PhD project by Katrine Højholt Iversen

Name: Katrine Højholt Iversen
Project Title: Genomic and metagenomic analysis of microbial agents causing infective endocarditis
Group: BMEM
Supervisor(s): Anders Gorm Pedersen, Simon Rasmussen, Xiaohui Chen Nielsen

Project description:

Infective endocarditis (IE) is an infection of the inner layer of the heart or the heart valves. Gram-positive cocci of the genera Staphylococcus, Streptococcus, and Enterococcus account for more than 80% of all IE cases. In rare cases, other microbial agents, such as Aerococcus spp. can cause the infection as well.

IE is a relatively rare disease with two to ten incidents per 100,000 individuals per year in the general population world-wide. However, the mortality of IE is between 15-20%, and one-year mortality approaches 40%. Therefore, IE is a severe infectious disease, as it involves long term hospitalization and heart surgery in 50% of the cases.

This thesis includes five studies, and its main focus is IE caused by Mitis group streptococci (MGS) and Aerococcus ssp.. The majority of the MGS are commensal colonizers of the human oral cavity, where they can have beneficial effects on the oral health of the host. However, this group of oral bacteria can escape their niche and in rare cases, cause infectious diseases such as IE.

Collectively, the thesis provided an insight into the nature of MGS. For correct species identification, we showed that multi-locus sequence analysis involving seven genes provided enough genetic variability to generate distinct phylogenetic clusters. We furthermore identified genes that could be associated with virulence; genes associated with host colonization and modulation of the host immune system were identified in the S. mitis, S. oralis, S. sanguinins, S. gordonii, ancient Streptococcus DNA, and in two Aerococcus species. The same level of virulence genes was identified in the ancient Streptococcus DNA as in modern oral samples. Interestingly, we found no genetic differences between strains isolated from patients with IE and the oral cavity of healthy individuals. Altogether, our findings illustrate the complexity of the role of these bacteria in IE etiology, where they all, most likely, carry a pathogenic potential.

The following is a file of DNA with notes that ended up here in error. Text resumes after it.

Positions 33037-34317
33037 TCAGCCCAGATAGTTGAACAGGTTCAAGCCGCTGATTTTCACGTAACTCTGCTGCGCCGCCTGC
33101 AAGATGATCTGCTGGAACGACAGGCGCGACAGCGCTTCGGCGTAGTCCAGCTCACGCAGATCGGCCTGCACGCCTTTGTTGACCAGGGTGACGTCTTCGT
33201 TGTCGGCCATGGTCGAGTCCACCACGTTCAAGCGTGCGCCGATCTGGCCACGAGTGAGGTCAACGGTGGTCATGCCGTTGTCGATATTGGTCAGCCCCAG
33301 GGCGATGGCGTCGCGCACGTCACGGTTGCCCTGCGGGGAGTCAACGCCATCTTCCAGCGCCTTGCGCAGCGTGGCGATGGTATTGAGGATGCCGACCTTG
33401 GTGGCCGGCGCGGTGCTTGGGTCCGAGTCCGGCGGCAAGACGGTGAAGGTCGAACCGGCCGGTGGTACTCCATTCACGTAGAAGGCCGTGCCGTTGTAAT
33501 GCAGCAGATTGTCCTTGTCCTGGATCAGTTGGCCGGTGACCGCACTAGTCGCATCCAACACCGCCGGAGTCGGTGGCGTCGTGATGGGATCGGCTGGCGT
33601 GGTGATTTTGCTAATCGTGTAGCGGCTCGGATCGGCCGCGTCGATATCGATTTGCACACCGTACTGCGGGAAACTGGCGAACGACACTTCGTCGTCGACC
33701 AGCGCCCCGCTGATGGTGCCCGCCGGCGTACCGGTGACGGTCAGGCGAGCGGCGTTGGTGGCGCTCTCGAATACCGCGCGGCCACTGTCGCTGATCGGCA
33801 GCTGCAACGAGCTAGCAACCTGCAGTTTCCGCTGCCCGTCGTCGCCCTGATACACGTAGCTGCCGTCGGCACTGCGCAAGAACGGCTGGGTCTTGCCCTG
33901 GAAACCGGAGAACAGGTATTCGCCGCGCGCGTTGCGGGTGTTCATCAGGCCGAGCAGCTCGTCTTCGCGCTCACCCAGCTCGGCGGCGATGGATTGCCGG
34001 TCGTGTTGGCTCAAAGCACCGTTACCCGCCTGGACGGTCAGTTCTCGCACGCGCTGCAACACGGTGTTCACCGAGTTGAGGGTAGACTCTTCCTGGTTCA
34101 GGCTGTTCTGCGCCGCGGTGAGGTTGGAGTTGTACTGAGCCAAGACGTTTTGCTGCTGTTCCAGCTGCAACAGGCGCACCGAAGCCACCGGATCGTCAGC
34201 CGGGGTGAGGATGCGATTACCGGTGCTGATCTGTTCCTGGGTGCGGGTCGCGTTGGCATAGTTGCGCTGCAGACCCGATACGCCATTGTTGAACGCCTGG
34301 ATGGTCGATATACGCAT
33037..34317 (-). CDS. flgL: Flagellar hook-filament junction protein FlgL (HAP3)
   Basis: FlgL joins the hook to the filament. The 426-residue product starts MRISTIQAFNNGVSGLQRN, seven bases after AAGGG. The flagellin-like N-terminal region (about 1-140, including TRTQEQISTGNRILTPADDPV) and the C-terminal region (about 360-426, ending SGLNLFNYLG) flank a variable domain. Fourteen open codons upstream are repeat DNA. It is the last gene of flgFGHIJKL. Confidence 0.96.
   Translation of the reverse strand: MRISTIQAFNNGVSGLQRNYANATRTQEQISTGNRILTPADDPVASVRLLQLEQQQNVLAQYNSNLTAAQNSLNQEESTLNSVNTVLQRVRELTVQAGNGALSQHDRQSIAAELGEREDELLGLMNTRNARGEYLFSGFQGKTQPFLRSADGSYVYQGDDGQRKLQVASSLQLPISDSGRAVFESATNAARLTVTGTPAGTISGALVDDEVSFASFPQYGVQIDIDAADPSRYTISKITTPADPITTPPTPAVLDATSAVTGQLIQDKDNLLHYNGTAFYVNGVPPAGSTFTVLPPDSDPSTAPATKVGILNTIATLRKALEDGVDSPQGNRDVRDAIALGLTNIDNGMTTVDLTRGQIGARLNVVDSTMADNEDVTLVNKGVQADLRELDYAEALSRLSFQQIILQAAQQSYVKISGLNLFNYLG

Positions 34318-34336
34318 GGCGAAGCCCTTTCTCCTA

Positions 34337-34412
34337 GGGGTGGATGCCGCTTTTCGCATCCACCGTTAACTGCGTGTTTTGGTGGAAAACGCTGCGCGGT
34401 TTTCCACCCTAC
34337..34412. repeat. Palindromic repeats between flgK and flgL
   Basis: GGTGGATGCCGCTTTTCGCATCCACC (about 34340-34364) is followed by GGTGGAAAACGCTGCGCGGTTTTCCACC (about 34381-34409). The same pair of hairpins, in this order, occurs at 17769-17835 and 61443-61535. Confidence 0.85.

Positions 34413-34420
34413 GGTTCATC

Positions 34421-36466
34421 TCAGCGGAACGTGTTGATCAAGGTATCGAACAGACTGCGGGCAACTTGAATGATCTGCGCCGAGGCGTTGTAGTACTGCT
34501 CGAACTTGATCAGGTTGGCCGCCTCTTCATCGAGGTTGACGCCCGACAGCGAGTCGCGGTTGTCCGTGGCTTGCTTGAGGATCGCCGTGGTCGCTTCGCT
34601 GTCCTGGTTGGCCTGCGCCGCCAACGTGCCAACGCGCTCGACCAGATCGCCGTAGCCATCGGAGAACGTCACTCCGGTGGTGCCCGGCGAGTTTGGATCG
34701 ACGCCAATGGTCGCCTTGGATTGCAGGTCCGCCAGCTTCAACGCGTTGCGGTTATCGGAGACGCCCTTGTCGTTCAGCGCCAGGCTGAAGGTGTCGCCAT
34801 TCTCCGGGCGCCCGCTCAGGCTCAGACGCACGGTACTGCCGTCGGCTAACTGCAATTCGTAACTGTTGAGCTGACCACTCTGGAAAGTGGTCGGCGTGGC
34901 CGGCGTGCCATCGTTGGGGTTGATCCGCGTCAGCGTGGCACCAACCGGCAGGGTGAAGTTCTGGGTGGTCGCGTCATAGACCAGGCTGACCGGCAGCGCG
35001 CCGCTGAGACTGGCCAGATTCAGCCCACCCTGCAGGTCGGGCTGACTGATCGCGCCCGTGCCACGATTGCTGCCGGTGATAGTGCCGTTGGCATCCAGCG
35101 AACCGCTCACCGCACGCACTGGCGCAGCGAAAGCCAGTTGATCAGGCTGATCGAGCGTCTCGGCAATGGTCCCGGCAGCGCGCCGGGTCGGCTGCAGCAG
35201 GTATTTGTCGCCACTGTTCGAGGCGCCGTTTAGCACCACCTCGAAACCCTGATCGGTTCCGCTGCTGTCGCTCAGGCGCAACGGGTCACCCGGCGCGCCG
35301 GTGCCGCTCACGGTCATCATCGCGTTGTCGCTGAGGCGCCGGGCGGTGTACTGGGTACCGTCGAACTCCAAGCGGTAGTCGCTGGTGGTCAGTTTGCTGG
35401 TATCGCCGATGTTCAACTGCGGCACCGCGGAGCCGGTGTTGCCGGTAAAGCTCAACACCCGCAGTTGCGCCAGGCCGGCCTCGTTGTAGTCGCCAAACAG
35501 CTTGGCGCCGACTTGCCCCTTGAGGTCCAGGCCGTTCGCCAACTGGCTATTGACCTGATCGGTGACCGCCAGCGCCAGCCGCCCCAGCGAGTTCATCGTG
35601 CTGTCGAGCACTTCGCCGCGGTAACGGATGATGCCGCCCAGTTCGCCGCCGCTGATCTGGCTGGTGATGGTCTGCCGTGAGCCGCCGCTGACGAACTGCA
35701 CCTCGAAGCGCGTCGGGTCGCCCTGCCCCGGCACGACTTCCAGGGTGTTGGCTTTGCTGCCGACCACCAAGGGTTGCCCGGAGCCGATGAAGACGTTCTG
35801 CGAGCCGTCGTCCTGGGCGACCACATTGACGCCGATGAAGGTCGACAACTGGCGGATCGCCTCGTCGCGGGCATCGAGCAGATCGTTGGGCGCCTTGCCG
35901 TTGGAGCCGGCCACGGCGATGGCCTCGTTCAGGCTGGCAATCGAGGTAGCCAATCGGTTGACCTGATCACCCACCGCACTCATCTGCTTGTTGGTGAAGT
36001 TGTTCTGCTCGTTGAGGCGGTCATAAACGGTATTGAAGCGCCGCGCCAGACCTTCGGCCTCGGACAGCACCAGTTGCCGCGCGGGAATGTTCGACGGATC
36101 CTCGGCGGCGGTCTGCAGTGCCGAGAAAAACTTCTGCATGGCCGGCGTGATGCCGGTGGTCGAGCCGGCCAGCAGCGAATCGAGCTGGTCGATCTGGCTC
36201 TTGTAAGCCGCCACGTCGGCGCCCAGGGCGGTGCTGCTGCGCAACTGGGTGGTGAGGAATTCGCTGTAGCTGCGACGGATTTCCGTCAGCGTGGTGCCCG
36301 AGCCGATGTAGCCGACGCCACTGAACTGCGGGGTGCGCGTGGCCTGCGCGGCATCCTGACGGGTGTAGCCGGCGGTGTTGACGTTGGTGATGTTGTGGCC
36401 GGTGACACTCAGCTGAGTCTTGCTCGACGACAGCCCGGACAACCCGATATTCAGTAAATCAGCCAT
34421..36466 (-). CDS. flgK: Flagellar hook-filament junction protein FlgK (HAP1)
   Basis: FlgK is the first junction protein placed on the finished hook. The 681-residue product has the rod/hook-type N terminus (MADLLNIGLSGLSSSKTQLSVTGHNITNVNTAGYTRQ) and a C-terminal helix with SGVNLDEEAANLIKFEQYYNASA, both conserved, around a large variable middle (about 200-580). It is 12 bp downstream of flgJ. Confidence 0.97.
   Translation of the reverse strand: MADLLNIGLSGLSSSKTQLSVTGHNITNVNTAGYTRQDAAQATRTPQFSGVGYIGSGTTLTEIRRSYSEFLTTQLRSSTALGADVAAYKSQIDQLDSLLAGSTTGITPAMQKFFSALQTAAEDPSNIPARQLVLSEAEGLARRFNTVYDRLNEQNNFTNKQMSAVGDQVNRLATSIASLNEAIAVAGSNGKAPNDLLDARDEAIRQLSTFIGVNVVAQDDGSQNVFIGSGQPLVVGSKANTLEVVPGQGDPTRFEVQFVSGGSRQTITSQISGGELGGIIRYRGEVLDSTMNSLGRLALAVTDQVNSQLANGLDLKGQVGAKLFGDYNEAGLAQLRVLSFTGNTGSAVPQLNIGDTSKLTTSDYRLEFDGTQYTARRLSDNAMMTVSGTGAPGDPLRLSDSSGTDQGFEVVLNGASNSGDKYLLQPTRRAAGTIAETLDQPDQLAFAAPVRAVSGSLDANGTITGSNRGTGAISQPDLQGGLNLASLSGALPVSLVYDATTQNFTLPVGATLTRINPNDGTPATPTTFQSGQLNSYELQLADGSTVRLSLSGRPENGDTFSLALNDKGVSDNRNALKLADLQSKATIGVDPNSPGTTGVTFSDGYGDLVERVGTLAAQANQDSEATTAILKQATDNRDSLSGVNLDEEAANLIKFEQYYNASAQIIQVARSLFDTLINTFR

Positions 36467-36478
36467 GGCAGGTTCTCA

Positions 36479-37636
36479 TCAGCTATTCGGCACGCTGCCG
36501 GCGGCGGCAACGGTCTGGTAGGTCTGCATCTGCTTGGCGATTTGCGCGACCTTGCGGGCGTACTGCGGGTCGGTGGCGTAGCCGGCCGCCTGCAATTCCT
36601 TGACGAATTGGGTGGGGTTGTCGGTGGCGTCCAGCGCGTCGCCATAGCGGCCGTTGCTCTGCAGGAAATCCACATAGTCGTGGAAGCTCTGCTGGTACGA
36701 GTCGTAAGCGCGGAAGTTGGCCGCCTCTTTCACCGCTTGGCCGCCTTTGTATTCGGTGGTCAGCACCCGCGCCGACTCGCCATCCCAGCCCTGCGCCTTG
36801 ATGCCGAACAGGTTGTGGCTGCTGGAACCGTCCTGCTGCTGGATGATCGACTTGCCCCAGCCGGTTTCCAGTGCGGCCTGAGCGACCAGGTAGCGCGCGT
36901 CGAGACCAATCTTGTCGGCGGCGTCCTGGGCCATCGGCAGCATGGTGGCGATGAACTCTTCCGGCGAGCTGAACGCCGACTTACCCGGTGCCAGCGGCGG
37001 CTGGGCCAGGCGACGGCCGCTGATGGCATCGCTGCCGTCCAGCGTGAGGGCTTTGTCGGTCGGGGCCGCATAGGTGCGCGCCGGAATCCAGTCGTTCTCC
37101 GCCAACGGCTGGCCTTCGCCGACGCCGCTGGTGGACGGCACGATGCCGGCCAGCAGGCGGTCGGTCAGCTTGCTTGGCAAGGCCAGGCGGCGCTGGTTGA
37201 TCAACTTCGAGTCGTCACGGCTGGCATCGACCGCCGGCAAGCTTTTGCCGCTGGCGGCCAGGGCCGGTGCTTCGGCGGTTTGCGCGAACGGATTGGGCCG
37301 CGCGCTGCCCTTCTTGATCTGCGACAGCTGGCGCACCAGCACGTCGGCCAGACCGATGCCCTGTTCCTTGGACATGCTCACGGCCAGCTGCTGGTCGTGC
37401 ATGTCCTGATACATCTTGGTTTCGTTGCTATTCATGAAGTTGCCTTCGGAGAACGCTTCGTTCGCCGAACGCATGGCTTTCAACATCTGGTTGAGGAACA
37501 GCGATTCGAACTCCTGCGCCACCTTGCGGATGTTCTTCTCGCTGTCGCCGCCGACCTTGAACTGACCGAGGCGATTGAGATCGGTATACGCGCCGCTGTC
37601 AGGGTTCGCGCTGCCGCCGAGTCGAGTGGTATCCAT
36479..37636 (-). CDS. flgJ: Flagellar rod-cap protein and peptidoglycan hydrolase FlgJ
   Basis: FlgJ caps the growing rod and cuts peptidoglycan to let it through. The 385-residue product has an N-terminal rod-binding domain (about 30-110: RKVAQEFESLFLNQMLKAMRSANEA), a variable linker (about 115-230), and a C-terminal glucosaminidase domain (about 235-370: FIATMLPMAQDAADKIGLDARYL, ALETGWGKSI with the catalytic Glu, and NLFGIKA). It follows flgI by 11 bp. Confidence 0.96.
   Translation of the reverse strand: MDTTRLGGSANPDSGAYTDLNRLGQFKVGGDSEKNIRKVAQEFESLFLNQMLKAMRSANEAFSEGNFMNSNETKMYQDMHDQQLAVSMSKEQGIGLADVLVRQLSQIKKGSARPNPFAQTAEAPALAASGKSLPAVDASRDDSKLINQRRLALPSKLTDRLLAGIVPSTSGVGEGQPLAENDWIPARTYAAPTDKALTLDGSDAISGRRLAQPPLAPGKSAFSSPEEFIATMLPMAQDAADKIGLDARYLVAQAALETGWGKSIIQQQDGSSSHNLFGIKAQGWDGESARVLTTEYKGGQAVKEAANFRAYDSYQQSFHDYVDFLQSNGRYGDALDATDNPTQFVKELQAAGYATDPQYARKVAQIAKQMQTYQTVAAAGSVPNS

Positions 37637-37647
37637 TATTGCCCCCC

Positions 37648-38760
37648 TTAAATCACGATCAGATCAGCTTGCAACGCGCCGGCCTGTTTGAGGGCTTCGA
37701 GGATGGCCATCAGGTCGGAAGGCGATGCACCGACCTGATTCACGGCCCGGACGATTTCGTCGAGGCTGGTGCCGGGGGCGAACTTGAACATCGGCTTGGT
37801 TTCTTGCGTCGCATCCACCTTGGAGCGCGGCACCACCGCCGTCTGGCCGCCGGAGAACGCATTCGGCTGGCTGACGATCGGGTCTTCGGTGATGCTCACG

Anders Gorm Pedersen
Groupleader, Professor
DTU Health Tech